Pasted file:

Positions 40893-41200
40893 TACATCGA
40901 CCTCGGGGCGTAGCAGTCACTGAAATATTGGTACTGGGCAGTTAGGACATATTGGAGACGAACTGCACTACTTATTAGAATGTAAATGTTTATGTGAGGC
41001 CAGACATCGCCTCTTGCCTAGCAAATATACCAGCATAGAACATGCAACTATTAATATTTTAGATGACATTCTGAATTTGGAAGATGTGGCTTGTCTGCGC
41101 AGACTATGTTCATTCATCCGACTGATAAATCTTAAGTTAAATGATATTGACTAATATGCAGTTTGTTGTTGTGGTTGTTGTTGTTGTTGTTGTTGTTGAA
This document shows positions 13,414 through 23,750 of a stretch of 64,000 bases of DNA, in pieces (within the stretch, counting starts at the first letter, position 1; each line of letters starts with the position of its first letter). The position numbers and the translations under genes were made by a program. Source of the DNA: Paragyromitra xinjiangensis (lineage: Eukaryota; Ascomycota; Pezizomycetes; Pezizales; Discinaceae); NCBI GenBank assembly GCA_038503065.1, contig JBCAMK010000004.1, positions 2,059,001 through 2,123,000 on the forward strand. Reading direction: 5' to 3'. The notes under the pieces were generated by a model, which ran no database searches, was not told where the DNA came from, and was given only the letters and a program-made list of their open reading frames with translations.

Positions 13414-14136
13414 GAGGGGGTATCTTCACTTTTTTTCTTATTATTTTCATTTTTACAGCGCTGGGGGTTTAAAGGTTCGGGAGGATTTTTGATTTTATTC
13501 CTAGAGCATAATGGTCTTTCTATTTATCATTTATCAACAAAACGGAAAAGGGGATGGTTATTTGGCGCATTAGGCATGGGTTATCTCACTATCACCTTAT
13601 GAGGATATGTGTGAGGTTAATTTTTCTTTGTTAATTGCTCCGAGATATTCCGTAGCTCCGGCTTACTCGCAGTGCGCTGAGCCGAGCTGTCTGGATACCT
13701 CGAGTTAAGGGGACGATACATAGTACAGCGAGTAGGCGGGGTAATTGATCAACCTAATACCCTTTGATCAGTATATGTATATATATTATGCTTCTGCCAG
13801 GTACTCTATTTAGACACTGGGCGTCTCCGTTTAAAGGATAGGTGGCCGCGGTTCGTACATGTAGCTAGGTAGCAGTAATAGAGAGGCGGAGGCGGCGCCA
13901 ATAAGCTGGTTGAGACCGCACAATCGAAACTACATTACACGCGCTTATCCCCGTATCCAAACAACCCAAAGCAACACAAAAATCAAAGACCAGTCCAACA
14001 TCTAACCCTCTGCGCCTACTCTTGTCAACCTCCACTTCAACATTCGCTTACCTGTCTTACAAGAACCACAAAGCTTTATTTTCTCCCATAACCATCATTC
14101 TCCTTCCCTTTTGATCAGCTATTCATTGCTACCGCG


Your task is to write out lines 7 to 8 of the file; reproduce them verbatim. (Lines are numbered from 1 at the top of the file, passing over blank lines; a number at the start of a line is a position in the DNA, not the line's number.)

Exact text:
Positions 13414-14136
13414 GAGGGGGTATCTTCACTTTTTTTCTTATTATTTTCATTTTTACAGCGCTGGGGGTTTAAAGGTTCGGGAGGATTTTTGATTTTATTC